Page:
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My Journey Through 3D Game Terrain


Up until a few years ago, I used simple game mats or graph paper for Dungeons & Dragons sessions. Occasionally I would print out color maps and laminate them, but it was all two-dimensional. As I began to contemplate the idea of running games professionally, I realized that something tangible and visually striking could really improve the experience for players and give them a reason to keep coming back.


Before I get too deep into this topic, I want to make it clear that I’m not recommending everyone switch to 3D terrain. It can be pretty time-consuming and expensive, depending which route you go. It also can make it hard to resist keeping the party on the rails that you’ve prepped for, rather than improvising a combat and then not having materials ready.


Despite these drawbacks, investing in 3D terrain was something I felt strongly about. I wish I could say I’ve built up a huge collection over time, but I’ve switched materials and scale several times, essentially resetting my collection each time. I’d like to take you through the different options I’ve gone through, their pros and cons, and rate them according to five categories: portability, appearance, playability, design, and prep speed.


Phase 1: Foam Construction (1 1/4 inch scale)


I knew off the bat that I wasn’t going to spend a bunch of money on premade dungeon tiles with so many great YouTubers with crafting tutorials. Since I do a lot of traveling as a game master, I knew I wanted something portable that could quickly be set up during the game. For this reason I don’t like some of the more modular designs that come in multiple pieces. I like being able to plop down an entire room at a time.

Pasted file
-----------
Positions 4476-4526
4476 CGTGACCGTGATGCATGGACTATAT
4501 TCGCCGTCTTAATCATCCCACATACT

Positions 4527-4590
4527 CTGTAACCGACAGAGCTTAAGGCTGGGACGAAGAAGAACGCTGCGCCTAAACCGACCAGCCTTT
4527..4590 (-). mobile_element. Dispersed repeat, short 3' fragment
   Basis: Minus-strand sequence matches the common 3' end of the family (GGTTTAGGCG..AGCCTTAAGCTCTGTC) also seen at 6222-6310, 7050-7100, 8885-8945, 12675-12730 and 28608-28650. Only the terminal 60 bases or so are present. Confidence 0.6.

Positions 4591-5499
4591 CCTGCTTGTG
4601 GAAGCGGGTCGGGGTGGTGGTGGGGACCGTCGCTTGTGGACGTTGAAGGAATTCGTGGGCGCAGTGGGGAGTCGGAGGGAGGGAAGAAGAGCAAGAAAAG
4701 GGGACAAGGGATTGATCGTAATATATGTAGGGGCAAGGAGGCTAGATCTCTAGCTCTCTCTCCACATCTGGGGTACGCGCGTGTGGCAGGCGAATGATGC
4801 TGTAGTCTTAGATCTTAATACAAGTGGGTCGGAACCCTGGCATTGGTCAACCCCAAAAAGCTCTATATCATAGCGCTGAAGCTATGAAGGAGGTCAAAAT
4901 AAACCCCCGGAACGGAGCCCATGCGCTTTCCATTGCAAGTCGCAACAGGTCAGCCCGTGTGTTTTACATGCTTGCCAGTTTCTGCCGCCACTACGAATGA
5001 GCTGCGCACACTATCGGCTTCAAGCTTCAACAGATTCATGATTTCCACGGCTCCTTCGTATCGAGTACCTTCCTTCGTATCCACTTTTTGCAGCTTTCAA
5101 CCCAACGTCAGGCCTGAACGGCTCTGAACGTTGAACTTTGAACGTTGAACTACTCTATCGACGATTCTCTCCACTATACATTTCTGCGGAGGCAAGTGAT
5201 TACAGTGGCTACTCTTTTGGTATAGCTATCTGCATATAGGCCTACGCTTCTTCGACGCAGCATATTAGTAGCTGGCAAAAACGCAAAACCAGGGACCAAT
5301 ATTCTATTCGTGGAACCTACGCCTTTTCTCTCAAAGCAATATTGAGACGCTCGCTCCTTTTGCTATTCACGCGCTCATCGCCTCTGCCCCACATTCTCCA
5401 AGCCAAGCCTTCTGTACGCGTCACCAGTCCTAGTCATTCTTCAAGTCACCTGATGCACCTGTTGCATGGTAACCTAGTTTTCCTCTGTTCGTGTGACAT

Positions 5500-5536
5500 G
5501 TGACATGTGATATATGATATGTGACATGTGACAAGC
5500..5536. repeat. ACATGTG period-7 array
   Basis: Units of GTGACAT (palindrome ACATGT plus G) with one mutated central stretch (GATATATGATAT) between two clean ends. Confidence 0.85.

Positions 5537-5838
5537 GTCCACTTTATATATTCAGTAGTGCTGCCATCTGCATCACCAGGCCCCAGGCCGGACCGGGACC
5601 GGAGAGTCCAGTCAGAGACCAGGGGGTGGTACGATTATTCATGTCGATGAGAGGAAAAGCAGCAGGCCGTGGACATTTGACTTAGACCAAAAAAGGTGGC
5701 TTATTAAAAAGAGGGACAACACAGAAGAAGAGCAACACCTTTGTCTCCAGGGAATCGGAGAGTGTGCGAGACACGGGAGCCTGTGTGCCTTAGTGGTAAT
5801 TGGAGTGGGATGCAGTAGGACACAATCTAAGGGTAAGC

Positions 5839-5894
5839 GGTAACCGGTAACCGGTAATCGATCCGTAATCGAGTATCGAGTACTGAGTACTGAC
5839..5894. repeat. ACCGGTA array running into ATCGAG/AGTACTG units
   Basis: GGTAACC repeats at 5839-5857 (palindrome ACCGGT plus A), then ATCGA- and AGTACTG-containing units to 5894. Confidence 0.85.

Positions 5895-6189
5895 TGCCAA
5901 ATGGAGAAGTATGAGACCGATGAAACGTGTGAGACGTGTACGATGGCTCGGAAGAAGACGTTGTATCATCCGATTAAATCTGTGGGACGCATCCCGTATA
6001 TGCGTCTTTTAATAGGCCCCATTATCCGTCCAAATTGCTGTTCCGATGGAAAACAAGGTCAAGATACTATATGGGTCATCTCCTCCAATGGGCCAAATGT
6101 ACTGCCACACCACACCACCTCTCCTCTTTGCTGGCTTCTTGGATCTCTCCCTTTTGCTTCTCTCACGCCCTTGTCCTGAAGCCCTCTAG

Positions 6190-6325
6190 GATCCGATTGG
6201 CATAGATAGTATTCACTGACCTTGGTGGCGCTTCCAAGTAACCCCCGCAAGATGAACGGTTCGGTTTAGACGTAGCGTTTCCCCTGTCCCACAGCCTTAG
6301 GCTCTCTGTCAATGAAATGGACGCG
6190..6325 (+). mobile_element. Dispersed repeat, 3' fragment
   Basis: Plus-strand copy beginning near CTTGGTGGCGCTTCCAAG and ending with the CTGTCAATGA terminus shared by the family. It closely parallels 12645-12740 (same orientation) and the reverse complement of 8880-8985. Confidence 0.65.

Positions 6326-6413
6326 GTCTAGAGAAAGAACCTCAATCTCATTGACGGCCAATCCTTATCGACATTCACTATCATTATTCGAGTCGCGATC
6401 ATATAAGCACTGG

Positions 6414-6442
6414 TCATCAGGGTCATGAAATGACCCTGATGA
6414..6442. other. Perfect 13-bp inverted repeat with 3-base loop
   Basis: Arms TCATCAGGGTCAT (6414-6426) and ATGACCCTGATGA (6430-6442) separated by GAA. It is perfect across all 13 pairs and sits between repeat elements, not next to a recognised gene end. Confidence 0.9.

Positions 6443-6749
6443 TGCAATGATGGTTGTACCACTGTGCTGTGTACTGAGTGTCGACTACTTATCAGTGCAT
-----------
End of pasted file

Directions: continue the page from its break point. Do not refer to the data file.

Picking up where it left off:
After some experimentation, I settled for quite some time on using trusty Dollar Tree foam board with a 1 1/4 inch grid. I used a slightly larger-than-standard scale so that I could put in walls while still fitting a miniature on any space. 



A comparison of two 1 inch grid options and 1 1/4. Notice that the circular mini base can't fit through the hallway in the left example and that there's a gap in the second.

I could keep the grid at 1 inch and build walls “outside” the grid, but that introduces the problem of keeping the grid consistent across an entire map. For a while I even went gridless, which works better than you might think, but I still found more difficult for players. Here is a great video that goes more in depth into the benefits of a 1 1/4 inch grid. https://www.youtube.com/watch?v=6ASuNQlrU_U


Foam is a pretty great material though. It can easily be cut and textured, it’s cheap, and it comes in a variety of thicknesses from the standard foam board to the big pink insulation foam sold at home improvement stores. 



What eventually turned me off of foam is the standard of visual quality I was looking for. I’m very self-conscious of my artistic skills, and a super DIY solution like this relies a lot on your ability to craft something consistent. And while foam is actually often more sturdy than harder materials, since it bounces rather than shattering when dropped, it’s very light and just feels cheap. I decided to upgrade my materials.


1 1/4 inch foam:

Portability: 1

Appearance: 0

Playability: 1

Design: 2

Prep Speed: 1

TOTAL: 5/10


Phase 2: Plaster Construction (1 1/2 inch scale)


I decided to invest in molds from Hirst Arts. These are a little pricey, but once you purchase the mold you can cast it endlessly. There’s a huge selection of molds too, so you can easily build everything from outdoor terrain, to subterranean, dungeons to palaces, and everything in-between.